I’ve seen a lot of people die. Working in healthcare has afforded me this dark blessing. How can you be present in another’s death? How can you not be? I’ve zipped up enough body bags and signed enough forms, I’ve held enough hands, given enough hugs, shed enough tears to know that not everyone processes the first time they see a corpse in the same way. I’ve been in the room when people like Logan Paul have laughed, or cried, or both – tears giving way to laughter tinged with hysteria. A wise man told me once that because we are human, we have evolved in many ways beyond fight, flight or freeze, but yet, in many ways we have not – and that laughter can often leak out, when we do not mean for it to, as a kind of bodily reaction to disperse anxious energy. I’ve seen many people behave in many different ways in response to this experience, in response to grief, in response to simply being in the presence of death.

Death strips it all away. All the Gucci jackets and bitches named Jennifer or Jessica do not matter when you stare at the grim reality of your own mortality and it stares right back into you.

And for all of these reasons, I don’t fault him for laughing. That moment, was the one human piece of this whole grotesque charade.

But I do fault him for uploading the footage and then lamely protesting his own supposed good intentions by creating dialogue around “suicide awareness”.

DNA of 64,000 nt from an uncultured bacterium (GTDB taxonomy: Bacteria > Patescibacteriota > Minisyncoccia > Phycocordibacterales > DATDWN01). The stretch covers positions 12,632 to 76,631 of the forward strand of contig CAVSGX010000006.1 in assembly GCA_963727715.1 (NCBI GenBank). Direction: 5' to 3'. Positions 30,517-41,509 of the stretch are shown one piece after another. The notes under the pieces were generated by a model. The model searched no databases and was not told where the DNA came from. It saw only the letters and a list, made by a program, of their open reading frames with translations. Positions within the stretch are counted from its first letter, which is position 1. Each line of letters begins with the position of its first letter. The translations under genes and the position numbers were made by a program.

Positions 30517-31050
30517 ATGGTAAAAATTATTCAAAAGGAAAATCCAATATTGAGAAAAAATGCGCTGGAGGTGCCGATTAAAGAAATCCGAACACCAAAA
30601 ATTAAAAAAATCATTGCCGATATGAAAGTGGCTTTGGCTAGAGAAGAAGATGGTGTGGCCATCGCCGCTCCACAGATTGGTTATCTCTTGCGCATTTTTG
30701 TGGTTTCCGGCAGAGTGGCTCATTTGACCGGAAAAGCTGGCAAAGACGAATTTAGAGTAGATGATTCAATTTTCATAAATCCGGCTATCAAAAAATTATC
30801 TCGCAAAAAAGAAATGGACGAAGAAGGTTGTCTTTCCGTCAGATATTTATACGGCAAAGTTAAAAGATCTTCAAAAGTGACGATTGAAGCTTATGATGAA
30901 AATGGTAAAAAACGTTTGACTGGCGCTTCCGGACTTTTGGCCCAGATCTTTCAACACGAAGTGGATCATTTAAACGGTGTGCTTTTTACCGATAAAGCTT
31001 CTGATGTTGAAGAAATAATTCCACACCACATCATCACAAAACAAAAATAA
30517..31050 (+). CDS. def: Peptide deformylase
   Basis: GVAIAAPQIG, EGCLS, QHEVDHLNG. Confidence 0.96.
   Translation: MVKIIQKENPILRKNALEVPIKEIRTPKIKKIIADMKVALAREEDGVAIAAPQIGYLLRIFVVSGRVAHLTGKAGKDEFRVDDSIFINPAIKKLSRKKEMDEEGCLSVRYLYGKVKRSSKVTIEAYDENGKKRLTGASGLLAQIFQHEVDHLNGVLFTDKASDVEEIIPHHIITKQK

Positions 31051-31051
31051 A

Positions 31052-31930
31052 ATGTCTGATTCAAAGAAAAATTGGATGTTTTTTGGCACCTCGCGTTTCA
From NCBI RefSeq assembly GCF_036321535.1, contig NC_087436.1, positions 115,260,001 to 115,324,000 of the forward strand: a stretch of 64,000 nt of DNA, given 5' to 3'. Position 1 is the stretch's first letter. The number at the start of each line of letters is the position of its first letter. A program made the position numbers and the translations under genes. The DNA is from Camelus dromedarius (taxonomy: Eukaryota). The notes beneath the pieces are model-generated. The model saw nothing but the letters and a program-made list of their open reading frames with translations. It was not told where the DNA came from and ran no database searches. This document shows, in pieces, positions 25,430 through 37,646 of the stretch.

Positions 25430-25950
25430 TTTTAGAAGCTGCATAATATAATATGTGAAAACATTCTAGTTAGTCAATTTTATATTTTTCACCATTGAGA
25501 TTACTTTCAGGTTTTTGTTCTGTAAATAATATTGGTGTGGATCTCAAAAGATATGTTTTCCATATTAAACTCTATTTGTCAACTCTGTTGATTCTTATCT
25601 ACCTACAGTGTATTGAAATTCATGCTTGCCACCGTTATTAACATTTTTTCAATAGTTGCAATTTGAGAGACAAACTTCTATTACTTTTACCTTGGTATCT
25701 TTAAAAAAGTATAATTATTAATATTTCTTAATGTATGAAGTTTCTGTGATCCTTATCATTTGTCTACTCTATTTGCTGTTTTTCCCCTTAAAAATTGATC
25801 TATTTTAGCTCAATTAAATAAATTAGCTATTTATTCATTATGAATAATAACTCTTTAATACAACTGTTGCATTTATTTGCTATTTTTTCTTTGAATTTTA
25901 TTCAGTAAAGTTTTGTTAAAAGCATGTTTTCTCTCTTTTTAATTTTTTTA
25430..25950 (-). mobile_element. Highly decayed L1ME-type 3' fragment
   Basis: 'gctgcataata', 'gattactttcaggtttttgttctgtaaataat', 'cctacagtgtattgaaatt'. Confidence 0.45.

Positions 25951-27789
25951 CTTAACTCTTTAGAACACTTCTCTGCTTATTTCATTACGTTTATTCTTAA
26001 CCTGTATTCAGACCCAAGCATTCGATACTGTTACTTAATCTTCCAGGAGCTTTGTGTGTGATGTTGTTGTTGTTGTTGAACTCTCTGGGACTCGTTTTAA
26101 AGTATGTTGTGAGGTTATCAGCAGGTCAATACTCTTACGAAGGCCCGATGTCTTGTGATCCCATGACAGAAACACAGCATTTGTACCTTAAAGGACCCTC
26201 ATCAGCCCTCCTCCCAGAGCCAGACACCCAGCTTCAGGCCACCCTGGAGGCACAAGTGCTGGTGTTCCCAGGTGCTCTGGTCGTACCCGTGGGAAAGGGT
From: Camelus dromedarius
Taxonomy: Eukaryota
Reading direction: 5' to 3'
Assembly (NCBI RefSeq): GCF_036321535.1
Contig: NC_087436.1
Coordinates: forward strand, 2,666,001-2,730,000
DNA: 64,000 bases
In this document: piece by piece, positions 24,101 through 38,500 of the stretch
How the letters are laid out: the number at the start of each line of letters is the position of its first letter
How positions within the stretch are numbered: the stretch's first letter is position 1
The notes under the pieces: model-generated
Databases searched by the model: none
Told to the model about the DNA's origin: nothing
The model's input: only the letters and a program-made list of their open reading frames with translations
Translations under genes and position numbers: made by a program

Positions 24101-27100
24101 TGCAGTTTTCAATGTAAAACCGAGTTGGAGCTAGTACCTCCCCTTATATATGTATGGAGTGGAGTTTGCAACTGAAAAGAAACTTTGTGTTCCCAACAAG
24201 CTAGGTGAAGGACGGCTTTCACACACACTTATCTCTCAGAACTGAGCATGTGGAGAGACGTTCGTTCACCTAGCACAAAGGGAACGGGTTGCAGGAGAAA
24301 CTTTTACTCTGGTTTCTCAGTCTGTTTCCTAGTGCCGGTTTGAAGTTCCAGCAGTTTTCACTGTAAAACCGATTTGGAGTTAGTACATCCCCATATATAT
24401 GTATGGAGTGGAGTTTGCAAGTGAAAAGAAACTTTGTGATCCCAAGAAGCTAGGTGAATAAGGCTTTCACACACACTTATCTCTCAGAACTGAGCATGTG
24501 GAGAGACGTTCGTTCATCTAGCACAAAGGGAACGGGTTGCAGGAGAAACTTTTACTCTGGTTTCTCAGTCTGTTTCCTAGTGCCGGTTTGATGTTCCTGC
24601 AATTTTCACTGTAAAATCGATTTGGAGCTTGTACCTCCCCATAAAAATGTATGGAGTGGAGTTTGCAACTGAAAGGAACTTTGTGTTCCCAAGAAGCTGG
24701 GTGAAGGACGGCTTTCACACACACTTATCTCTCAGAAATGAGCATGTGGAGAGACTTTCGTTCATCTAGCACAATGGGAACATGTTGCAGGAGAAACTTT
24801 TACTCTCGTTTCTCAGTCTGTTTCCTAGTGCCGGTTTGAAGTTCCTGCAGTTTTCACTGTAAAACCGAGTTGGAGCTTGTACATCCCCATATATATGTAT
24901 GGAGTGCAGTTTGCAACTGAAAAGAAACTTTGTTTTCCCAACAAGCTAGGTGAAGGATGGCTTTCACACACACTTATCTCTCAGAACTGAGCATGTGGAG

Do you know how someone like him could create that dialogue without exploiting a corpse? Stop the madness for a moment on his channel and sit down and talk. When people look up to someone, they idealize pieces of that person – little aspects that they wish they could be, or attributes they wish they had. When we become familiar with someone in one role and they stop and take on another, we are more apt to listen. If something could rattle the cage of someone who has made his living by being unrattleable, then I can guarantee you that his fans would stop for a moment and pay attention.

But that didn’t happen.
And in truth, nothing really will happen to Logan Paul. In a week or two he will forget this experience. He may release another apology or two or three. But he’s not sorry, not really. He’s sorry he got called out, but not sorry that he did what he did. And there’s a difference.